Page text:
Growing better brains? Pregnancy and neuroscience discourses in English social and welfare policies


In recent years, English welfare and health policy has started to include pregnancy within the foundation stage of child development. The foetus is also increasingly designated as ‘at risk’ from pregnant women. In this article, we draw on an analysis of a purposive sample of English social and welfare policies and closely related advocacy documents to trace the emergence of neuroscientific claims-making in relation to the family. In this article, we show that a specific deterministic understanding of the developing brain that only has a loose relationship with current scientific evidence is an important component in these changes. We examine the ways in which pregnancy is situated in these debates. In these debates, maternal stress is identified as a risk to the foetus; however, the selective concern with women living in disadvantage undermines biological claims. The policy claim of neurological ‘critical windows’ also seems to be influenced by social concerns. Hence, these emerging concerns over the foetus’ developing brain seem to be situated within the gendered history of policing women’s pregnant bodies rather than acting on new insights from scientific discoveries. By situating these developments within the broader framework of risk consciousness, we can link these changes to wider understandings of the ‘at risk’ child and intensified surveillance over family life.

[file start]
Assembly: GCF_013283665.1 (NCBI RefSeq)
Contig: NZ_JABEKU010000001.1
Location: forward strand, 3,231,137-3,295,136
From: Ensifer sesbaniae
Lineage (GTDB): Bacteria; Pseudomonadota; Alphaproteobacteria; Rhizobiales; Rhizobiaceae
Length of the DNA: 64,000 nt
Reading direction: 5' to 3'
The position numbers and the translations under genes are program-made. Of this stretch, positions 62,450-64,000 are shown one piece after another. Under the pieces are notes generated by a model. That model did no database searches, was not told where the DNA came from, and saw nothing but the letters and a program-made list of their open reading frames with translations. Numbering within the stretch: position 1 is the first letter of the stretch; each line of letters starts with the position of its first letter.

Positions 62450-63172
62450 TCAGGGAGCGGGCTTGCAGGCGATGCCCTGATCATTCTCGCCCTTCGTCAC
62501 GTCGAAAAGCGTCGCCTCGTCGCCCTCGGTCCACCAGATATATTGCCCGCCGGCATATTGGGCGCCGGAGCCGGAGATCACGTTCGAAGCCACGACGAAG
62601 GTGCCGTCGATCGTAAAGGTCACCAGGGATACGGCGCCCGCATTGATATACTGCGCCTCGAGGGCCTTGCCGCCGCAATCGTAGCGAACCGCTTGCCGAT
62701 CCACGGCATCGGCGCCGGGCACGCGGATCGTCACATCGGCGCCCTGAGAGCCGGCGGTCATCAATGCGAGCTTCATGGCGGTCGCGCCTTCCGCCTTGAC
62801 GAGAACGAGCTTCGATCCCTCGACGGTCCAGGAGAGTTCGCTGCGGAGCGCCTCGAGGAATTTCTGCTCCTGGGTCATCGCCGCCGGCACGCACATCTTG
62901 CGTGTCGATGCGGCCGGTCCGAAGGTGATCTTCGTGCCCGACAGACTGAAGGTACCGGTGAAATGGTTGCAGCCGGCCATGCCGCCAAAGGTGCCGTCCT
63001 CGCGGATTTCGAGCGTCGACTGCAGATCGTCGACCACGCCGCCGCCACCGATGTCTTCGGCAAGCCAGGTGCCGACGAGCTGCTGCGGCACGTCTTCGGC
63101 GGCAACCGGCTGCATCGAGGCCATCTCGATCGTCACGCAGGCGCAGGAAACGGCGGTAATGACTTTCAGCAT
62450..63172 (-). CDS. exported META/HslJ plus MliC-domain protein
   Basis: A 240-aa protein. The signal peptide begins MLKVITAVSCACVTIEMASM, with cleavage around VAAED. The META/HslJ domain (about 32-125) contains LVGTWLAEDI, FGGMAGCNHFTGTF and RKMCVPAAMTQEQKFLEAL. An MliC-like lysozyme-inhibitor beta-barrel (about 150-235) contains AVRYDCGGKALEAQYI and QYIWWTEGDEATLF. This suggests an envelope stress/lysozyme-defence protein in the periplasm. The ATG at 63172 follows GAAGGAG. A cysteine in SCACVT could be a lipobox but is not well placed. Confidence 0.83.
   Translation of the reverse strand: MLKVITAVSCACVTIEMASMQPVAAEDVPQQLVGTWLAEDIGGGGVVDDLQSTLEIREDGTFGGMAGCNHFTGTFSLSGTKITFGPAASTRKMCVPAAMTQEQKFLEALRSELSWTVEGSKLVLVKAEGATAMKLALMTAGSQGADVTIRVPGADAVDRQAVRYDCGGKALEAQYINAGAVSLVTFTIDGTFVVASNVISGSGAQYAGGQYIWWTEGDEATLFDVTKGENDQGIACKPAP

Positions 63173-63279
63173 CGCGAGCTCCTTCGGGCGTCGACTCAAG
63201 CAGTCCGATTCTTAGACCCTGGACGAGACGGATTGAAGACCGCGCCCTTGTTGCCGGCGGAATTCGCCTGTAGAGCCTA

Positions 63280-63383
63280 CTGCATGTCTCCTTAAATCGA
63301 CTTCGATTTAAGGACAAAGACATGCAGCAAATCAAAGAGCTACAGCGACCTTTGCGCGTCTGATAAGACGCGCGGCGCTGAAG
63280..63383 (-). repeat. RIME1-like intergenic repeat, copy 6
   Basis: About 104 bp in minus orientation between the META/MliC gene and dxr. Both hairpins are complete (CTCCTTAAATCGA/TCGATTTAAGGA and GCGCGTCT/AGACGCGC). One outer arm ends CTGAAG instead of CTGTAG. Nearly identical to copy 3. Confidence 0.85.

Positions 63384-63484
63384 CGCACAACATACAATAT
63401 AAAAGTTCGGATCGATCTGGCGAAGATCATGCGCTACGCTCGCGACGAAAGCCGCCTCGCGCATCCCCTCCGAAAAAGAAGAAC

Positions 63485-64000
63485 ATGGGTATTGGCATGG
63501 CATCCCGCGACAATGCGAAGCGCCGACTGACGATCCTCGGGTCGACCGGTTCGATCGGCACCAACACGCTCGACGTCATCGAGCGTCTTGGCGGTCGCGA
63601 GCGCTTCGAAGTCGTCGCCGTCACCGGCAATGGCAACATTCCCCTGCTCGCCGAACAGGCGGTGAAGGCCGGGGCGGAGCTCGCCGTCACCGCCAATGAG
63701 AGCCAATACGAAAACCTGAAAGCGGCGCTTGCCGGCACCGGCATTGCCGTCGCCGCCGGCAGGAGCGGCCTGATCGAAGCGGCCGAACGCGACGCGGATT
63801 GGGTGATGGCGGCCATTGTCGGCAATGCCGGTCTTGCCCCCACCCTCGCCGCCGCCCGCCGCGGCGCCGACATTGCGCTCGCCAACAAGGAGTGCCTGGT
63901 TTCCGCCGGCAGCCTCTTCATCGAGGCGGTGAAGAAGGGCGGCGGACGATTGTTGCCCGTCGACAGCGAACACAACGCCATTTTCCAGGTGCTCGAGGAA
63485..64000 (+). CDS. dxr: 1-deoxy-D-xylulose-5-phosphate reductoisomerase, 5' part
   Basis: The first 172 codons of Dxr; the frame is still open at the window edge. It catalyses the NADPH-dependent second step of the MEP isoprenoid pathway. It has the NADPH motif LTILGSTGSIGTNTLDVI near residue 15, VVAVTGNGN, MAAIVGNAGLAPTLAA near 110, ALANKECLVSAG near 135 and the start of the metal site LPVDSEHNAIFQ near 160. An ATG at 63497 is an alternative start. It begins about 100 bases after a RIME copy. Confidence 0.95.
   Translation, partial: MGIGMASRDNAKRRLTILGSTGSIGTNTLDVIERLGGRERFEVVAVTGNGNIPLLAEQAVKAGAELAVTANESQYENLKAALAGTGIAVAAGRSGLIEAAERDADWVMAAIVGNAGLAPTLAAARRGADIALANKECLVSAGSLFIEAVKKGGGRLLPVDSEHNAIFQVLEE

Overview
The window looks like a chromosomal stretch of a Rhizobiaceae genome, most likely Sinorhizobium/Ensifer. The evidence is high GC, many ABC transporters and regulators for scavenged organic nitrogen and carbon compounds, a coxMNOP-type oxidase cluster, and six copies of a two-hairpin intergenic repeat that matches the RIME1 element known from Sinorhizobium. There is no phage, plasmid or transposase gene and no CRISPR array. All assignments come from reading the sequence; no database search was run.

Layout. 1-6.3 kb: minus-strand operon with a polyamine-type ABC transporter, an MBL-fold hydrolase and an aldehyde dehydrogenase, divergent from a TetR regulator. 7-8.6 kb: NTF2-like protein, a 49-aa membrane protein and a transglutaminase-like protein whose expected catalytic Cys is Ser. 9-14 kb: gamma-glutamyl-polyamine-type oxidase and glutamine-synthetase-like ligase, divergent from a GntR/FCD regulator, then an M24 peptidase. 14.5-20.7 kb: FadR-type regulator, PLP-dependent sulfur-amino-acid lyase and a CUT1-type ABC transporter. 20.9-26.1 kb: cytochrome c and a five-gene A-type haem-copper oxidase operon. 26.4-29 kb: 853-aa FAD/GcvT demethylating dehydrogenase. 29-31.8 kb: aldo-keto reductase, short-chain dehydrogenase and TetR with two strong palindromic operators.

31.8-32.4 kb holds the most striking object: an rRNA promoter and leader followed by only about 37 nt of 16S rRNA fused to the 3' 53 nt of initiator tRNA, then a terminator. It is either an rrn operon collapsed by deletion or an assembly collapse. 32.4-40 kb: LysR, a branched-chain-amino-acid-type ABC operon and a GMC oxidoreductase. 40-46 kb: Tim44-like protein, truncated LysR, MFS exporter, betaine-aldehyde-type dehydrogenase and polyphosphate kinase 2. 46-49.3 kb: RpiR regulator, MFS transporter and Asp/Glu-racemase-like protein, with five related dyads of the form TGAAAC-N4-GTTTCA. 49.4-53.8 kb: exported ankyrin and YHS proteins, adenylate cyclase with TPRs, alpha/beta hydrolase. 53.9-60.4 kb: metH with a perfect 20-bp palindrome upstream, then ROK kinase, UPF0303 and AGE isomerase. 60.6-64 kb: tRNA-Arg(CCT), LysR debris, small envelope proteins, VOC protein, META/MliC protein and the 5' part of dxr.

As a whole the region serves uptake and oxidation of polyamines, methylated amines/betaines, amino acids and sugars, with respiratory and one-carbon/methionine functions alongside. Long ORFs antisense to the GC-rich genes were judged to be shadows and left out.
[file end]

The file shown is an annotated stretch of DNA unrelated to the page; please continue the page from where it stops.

Publication DOI:
Divisions: College of Business and Social Sciences > School of Social Sciences & Humanities > Sociology and Policy
College of Business and Social Sciences > School of Social Sciences & Humanities
College of Business and Social Sciences > School of Social Sciences & Humanities > Centre for Critical Inquiry into Society and Culture (CCISC)
Additional Information: © 2015 The Author(s). Published by Taylor & Francis. This is an Open Access article distributed under the terms of the Creative Commons Attribution License (, which permits unrestricted use, distribution, and reproduction in any medium, provided the original work is properly cited.
Uncontrolled Keywords: family policy,foetal development,maternal stress,neuroscience,pregnancy,risk,risk consciousness,Public Health, Environmental and Occupational Health
Publication ISSN: 1469-8331
Full Text Link: http://wwww.tan ... 575.2014.994479
Related URLs: http://www.scop ... tnerID=8YFLogxK (Scopus URL)
PURE Output Type: Article
Published Date: 2015
Published Online Date: 2015-01-06
Accepted Date: 2014-11-18
Authors: Lowe, Pam (ORCID Profile 0000-0001-5933-453X)
Lee, Ellie
Macvarish, Jan



Version: Published Version

License: Creative Commons Attribution

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